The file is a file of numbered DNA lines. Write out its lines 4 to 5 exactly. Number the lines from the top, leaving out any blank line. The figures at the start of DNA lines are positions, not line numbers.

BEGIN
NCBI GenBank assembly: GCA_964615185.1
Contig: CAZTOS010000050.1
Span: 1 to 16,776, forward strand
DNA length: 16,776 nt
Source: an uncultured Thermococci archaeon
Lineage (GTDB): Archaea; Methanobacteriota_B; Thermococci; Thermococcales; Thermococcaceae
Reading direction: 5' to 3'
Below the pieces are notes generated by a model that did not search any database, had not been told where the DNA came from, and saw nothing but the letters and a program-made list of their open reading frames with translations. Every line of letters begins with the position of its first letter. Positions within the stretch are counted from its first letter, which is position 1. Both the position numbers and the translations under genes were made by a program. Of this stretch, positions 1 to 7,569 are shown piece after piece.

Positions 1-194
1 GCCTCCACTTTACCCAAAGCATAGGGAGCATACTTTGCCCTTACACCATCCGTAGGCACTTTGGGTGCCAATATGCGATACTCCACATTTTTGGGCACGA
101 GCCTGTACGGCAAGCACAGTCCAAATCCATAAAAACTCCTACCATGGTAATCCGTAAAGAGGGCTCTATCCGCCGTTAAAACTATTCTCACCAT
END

DNA length: 16,776 nt
Source: an uncultured Thermococci archaeon